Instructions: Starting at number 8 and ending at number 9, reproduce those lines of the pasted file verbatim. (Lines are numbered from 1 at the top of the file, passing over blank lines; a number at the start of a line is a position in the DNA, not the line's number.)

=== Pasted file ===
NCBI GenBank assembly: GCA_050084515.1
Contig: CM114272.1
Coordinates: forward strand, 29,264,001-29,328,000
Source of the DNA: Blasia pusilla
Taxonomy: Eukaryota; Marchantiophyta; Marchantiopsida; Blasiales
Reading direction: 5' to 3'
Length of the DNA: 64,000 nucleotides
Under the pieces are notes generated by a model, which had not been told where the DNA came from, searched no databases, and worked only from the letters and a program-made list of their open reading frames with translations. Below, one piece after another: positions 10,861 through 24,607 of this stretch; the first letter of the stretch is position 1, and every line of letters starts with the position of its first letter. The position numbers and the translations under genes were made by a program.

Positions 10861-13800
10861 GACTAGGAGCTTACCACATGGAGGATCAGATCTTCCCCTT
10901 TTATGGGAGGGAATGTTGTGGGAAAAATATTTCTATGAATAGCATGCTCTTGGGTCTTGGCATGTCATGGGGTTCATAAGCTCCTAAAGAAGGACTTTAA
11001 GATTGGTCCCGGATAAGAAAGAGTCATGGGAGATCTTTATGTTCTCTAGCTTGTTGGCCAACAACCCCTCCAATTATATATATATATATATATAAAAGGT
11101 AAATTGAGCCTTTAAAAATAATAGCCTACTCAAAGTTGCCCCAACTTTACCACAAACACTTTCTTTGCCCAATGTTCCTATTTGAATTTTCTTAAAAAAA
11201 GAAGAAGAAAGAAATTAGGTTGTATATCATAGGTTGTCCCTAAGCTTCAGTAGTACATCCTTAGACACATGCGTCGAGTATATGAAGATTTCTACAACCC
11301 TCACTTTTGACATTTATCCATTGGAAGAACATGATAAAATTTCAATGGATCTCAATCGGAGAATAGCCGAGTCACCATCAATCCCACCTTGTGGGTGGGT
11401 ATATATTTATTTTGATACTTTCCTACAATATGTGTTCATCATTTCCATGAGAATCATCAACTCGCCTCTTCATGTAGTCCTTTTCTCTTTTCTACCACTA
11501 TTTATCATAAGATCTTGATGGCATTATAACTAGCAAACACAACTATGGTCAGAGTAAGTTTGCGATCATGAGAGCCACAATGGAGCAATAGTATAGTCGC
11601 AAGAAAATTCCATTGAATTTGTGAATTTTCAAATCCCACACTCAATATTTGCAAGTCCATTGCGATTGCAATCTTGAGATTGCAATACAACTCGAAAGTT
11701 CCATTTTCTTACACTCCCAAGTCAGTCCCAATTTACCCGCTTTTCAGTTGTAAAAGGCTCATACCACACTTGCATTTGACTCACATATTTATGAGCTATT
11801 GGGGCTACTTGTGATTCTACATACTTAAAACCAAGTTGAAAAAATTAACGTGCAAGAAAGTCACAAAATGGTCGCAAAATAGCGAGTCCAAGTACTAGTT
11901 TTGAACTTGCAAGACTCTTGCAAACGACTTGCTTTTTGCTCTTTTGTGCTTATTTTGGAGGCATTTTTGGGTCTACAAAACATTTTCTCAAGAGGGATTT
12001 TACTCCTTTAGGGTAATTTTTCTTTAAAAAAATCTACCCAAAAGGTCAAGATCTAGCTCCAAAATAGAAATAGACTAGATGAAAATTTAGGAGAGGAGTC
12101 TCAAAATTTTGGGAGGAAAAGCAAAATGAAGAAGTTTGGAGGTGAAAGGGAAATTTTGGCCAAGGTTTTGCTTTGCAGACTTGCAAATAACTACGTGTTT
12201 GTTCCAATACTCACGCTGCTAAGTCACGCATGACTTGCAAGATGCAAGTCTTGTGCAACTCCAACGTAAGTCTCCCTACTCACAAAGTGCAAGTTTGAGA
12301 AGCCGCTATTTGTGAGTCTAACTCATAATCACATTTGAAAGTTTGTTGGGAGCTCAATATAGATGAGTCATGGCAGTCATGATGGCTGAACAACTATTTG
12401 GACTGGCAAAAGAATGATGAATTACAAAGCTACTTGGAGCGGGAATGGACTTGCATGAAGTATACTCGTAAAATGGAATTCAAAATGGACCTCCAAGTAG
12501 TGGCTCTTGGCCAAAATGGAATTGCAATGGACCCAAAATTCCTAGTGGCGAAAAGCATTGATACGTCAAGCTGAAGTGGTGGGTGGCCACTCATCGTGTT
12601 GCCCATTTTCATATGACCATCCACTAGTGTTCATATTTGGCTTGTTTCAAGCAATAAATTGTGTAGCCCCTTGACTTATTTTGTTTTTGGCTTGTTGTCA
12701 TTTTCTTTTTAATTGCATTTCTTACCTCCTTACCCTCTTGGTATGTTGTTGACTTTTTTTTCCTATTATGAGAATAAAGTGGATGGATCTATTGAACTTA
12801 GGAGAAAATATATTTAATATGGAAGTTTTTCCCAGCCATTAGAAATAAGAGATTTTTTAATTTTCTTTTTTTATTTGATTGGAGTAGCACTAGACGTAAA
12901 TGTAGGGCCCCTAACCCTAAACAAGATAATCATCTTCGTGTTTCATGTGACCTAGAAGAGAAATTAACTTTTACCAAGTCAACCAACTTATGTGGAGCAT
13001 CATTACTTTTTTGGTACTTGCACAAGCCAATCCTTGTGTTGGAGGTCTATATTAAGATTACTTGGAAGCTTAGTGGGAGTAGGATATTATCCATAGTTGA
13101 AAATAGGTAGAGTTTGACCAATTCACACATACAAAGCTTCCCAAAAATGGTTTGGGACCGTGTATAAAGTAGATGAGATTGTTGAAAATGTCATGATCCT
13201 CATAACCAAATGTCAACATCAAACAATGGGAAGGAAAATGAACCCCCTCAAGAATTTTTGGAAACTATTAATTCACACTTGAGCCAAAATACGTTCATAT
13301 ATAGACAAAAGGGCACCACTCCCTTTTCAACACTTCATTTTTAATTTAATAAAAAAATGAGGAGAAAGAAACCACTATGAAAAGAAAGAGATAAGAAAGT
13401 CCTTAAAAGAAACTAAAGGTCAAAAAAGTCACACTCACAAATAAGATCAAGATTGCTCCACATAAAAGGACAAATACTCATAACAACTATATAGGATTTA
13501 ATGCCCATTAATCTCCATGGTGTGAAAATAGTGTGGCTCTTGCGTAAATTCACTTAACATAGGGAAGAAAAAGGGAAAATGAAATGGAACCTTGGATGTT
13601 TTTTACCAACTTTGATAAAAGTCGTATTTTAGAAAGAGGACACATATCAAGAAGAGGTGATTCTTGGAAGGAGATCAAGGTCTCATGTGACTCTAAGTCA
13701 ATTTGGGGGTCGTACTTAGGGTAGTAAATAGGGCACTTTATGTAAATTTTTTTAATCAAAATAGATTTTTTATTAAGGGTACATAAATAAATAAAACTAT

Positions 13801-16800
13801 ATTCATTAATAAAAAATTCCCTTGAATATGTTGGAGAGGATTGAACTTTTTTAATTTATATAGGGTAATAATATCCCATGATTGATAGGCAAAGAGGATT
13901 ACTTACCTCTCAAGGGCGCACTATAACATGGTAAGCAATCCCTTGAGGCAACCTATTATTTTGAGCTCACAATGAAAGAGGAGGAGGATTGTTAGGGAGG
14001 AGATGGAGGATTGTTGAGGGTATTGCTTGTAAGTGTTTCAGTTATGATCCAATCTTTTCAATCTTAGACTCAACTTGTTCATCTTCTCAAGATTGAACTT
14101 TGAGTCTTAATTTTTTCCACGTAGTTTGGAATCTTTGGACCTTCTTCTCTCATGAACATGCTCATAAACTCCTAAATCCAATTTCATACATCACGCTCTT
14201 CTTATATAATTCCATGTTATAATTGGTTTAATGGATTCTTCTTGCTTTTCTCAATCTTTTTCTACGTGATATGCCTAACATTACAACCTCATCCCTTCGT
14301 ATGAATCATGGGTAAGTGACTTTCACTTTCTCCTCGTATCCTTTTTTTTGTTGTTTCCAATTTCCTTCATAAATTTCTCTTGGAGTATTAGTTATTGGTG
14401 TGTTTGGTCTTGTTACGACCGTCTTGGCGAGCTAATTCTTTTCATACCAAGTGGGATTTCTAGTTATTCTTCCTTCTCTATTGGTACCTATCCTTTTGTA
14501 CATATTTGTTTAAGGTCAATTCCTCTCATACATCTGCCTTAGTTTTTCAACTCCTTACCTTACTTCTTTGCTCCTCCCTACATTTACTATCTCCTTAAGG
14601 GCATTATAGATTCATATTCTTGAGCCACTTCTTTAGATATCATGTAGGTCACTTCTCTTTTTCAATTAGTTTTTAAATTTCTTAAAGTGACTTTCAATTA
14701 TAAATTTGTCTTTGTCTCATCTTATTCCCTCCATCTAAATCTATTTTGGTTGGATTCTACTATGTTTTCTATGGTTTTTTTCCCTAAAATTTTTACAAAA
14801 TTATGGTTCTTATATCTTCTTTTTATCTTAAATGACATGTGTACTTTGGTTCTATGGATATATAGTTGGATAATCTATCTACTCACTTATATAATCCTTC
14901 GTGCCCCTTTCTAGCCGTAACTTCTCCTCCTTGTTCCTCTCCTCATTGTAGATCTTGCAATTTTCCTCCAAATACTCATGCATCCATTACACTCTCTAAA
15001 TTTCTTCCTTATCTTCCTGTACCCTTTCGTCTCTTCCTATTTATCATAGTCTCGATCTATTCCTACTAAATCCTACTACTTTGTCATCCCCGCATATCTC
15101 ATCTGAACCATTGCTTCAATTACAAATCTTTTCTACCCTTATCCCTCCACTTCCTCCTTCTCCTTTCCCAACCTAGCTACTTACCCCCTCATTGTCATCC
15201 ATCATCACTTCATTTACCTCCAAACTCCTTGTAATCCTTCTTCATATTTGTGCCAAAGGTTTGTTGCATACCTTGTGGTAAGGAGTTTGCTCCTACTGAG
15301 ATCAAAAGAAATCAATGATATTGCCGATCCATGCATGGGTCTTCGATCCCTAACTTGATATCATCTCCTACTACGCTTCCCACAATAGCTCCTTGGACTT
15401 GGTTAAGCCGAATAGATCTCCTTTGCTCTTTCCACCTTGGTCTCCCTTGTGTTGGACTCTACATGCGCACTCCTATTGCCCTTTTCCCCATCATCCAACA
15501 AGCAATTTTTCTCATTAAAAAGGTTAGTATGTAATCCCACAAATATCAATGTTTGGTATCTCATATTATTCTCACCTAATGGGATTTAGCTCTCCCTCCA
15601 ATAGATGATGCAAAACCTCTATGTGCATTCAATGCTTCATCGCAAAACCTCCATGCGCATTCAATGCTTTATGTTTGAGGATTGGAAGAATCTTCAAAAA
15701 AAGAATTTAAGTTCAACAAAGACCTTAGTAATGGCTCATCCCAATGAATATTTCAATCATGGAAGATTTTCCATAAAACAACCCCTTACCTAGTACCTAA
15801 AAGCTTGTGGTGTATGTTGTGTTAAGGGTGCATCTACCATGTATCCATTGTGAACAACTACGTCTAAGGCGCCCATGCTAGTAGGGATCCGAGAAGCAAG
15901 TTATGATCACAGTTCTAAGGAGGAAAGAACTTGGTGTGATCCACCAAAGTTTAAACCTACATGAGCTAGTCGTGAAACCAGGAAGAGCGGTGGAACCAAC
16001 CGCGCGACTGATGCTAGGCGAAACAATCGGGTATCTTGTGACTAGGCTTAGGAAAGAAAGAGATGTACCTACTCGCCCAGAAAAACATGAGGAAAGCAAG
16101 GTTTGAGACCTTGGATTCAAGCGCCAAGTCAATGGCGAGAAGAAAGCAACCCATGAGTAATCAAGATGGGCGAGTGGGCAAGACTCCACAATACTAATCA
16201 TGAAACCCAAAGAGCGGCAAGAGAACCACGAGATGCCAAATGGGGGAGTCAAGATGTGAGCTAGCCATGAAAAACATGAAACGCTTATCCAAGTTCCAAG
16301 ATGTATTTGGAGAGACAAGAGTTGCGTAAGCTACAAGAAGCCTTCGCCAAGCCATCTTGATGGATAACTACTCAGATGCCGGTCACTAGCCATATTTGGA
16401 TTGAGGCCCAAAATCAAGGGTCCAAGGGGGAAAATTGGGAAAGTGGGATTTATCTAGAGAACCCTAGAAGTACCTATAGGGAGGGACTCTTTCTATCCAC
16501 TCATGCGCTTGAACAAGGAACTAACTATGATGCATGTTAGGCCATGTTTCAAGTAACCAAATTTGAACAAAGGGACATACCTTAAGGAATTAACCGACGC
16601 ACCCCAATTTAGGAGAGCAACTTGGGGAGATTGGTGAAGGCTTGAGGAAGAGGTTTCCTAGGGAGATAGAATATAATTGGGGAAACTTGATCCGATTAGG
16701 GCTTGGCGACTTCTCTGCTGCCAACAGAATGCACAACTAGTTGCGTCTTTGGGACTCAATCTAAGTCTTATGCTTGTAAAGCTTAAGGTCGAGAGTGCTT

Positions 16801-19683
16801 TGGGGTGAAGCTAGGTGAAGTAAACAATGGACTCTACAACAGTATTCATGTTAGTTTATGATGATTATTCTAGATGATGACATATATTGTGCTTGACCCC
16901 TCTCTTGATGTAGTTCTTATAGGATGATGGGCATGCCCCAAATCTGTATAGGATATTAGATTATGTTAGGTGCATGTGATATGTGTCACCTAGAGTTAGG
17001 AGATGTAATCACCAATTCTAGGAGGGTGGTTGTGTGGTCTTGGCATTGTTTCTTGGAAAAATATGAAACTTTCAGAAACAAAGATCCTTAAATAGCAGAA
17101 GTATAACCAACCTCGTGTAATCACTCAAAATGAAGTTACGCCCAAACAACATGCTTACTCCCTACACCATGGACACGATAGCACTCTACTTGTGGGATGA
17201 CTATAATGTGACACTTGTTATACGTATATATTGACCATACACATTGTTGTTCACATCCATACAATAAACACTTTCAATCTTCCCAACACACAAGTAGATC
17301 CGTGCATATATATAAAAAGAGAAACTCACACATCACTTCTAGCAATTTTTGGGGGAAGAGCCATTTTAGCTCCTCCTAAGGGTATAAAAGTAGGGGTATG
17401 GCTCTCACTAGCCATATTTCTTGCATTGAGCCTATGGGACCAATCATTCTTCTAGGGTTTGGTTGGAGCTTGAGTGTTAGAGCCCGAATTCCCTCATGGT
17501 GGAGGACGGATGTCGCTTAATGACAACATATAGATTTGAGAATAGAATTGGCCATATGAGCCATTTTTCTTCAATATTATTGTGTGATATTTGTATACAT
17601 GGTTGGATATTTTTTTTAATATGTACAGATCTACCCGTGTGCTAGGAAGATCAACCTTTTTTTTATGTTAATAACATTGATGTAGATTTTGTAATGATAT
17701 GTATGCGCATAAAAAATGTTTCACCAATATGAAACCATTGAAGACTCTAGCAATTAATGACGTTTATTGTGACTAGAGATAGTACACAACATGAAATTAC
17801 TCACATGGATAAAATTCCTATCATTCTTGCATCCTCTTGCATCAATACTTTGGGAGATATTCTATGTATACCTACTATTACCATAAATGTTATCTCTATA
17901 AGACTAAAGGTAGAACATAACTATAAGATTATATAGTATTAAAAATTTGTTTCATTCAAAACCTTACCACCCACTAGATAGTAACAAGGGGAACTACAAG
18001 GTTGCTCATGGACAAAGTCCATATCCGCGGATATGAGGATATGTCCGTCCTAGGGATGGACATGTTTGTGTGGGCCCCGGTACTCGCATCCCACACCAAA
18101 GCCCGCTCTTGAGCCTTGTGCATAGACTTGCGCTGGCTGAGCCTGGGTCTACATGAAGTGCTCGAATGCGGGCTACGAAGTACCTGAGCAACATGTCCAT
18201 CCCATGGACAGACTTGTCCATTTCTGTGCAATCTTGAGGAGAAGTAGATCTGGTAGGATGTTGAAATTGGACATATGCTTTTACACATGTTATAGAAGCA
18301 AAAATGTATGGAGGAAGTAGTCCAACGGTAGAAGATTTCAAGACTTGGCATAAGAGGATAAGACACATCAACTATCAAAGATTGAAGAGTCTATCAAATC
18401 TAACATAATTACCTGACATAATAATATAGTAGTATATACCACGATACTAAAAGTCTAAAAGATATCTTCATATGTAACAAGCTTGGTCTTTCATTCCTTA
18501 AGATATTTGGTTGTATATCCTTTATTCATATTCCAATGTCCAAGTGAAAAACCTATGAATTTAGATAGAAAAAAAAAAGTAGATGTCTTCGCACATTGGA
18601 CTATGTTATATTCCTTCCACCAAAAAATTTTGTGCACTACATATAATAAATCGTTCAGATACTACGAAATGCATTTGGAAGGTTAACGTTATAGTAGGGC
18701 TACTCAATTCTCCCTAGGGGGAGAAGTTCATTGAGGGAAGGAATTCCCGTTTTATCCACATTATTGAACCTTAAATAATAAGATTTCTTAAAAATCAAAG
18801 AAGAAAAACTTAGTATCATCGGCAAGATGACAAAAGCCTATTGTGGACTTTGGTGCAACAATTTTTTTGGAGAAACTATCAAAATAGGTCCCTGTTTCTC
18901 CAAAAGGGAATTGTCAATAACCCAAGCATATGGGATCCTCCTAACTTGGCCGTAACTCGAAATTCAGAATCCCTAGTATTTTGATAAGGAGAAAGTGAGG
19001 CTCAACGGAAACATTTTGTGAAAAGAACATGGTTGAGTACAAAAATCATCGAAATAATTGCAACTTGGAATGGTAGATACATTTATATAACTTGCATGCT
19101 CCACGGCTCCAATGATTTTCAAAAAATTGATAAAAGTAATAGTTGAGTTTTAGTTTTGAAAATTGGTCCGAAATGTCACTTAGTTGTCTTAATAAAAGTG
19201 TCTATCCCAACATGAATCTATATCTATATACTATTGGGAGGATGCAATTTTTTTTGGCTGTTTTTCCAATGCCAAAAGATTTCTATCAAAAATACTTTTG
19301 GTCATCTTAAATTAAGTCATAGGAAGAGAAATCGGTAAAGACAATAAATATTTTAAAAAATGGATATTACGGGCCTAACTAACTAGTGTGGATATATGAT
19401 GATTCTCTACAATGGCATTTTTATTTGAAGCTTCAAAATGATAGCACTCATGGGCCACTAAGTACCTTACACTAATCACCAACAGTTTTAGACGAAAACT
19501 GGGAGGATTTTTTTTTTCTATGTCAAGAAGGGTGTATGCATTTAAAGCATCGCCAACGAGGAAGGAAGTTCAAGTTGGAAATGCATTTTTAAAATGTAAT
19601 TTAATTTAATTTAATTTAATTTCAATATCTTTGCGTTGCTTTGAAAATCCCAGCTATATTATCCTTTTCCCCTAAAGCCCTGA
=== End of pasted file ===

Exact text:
Under the pieces are notes generated by a model, which had not been told where the DNA came from, searched no databases, and worked only from the letters and a program-made list of their open reading frames with translations. Below, one piece after another: positions 10,861 through 24,607 of this stretch; the first letter of the stretch is position 1, and every line of letters starts with the position of its first letter. The position numbers and the translations under genes were made by a program.

Positions 10861-13800